Tags: Behaviour | Curriculum Manager | Financial management | Headteacher | Parent | Parental Involvement | Teaching & Learning | Truanting
Schools with ‘serial truants’ have been told to take harsh action to stamp out the problem. Schools Minister Jacqui Smith has announced an intensive drive against the 146 secondary schools with an estimated 8,000 serial truants between them, who together account for one in five of all instances of truancy nationally.
These schools are being told to put parents of serial truants straight on to the ‘Fast Track to Attendance’ scheme where an automatic court prosecution will be triggered unless their child’s attendance improves over a 12-week period, normally resulting in a fine of up to £2,500 or three months imprisonment. Each truant will also be assigned to a truancy officer, who together with the truant’s parents, will work on an individual action plan to improve their school attendance.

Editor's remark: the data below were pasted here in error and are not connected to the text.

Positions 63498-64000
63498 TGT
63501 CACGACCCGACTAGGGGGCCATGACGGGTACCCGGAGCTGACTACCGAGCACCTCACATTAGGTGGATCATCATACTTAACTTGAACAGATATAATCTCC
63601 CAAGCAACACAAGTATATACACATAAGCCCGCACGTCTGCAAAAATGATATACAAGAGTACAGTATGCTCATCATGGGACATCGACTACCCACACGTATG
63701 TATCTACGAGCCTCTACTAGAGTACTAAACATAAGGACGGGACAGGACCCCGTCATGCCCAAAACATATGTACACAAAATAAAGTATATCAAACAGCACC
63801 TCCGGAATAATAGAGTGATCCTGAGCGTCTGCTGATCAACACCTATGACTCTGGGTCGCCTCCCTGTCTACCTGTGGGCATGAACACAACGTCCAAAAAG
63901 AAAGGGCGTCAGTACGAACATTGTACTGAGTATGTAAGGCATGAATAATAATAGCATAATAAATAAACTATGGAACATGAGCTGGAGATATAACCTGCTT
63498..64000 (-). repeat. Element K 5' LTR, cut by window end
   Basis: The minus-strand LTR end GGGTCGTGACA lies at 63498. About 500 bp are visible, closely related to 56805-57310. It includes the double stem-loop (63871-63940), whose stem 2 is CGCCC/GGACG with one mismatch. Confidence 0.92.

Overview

The new measures were announced as statistics were released showing that truancy rates have risen. But the average time lost per pupil has fallen from two weeks to seven days since 1997, showing that progress is being made in the drive to crack down on unauthorised absence from school.
Holiday curb Many absences are down to parents taking their children on holiday during term time. So the Government has joined forces with the travel industry to enable them to offer discounts and other incentives such as free child places to families making early bookings for school holiday periods, in a bid to clamp down on holiday absenteeism.
At the same time, the National Union of Teachers published a charter on pupil behaviour for its members. ‘This Charter offers a way to try to ensure that every member of the school community can teach and learn free from fear of physical or verbal abuse or bullying,’ said NUT General Secretary Steve Sinnott. Such factors are often the trigger for truancy. See: www.nut.org.uk
This article first appeared in Curriculum Management Update, Oct 2005
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